Institutional investors expect appetite for global high-yield to remain strong over the next five years as investors continue to favour the asset class’s diversification benefits, falling default rates and credit fundamentals.
Research by NN Investment Partners shows 43 percent of respondents expect institutional investors to increase allocation to European high-yield debt over the next five years – over twice the 21 percent who expect there to be a decrease.
Investors see diversification as the most attractive attribute of high-yield debt, according to 64 percent of respondents, while 37 percent pointed to stable/falling default rates in the sector and 36 percent cited good credit fundamentals.
Over a third (35 percent) said valuations currently justified the extra risk inherent in the high-yield sector. Only 10 percent said high-yield was not attractive at present.
The eurozone offers better valuations for high-yield bonds than any other region in the world, according to the research: 27 percent of respondents rated eurozone valuations as strong or very strong while the US was cited by 22 percent, the UK and Japan by 18 percent each and Asia ex-Japan by 16 percent. Valuations were seen as the most attractive attribute of European high-yield bonds overall, with nearly two in five (38 percent) of institutional investors saying this makes them significantly attractive versus any other bonds, justifying the additional risk. Another 26 percent of investors said falling default rates in Europe were supportive.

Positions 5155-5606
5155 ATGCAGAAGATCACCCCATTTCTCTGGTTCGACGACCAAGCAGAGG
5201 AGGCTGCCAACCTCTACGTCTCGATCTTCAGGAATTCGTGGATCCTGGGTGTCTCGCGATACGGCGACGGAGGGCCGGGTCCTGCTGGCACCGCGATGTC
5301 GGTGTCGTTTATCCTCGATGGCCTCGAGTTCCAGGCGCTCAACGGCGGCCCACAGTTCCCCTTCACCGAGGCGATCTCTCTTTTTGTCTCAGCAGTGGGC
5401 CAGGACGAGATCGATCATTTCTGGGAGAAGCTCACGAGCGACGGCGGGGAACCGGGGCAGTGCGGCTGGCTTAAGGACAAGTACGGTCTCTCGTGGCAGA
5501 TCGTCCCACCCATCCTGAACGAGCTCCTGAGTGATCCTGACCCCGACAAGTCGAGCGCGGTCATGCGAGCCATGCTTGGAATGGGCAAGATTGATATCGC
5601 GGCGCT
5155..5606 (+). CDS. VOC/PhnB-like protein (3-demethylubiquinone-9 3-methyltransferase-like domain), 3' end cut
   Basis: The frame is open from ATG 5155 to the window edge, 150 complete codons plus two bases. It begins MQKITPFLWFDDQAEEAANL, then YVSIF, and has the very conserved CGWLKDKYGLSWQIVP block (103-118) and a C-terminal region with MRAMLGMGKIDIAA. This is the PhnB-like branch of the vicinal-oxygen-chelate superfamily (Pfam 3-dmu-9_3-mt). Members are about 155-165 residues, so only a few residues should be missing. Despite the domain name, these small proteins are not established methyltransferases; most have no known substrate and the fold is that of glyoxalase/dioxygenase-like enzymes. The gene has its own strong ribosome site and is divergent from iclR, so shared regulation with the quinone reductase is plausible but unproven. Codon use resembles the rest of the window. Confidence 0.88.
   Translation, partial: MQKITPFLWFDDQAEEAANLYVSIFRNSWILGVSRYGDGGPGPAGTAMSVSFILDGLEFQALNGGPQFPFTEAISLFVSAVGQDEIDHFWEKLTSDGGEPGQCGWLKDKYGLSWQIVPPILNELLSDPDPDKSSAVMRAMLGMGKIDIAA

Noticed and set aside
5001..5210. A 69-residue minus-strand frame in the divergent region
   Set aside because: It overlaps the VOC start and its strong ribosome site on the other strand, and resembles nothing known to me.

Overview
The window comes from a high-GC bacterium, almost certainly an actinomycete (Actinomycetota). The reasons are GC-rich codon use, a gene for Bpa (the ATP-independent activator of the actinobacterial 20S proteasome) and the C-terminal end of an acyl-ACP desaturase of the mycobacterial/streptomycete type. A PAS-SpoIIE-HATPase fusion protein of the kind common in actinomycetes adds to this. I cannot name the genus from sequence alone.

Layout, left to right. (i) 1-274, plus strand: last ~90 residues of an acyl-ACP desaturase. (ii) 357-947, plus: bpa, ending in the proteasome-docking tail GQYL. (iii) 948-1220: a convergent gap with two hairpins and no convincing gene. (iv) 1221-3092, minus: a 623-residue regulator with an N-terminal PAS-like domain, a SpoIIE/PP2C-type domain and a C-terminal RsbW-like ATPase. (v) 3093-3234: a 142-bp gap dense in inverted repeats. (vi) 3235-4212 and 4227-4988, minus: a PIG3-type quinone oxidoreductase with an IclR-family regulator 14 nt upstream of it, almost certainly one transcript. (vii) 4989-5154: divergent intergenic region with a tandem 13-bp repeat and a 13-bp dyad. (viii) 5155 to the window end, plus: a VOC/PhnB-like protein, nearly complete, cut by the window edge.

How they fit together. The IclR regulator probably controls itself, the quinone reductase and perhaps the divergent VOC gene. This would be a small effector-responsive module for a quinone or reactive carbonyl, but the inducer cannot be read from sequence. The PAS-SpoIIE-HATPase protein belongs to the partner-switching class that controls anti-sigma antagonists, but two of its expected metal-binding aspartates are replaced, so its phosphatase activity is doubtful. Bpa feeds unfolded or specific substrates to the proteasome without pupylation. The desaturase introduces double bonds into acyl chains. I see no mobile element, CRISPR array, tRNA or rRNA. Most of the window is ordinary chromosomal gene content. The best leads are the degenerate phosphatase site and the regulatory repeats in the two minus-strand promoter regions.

Tim Dowling, head of credit investments and lead portfolio manager global high-yield, at NN Investment Partners, commented: “Investors have been attracted to high-yield bonds in recent years not just because it has offered a cushion against falling interest rates but also the diversification benefits across geographic regions and industrial sectors. Improvements in the global economy have provided further support by reducing default risks and enhancing fundamentals more generally. ECB monetary policy will support eurozone bonds but the sheer diversity of the high-yield sector means there are investment opportunities around the world.
“But it is still a challenging sector and will continue to be so: our research showed that 52 percent of institutional investors thought that while some high-yield fund managers will deal with an environment of rising interest rates some will struggle and only 2 percent of respondents had total confidence in their abilities. Investors need to partner with asset managers who have the experience and processes in place to analyse global markets and pinpoint the opportunities and risks.”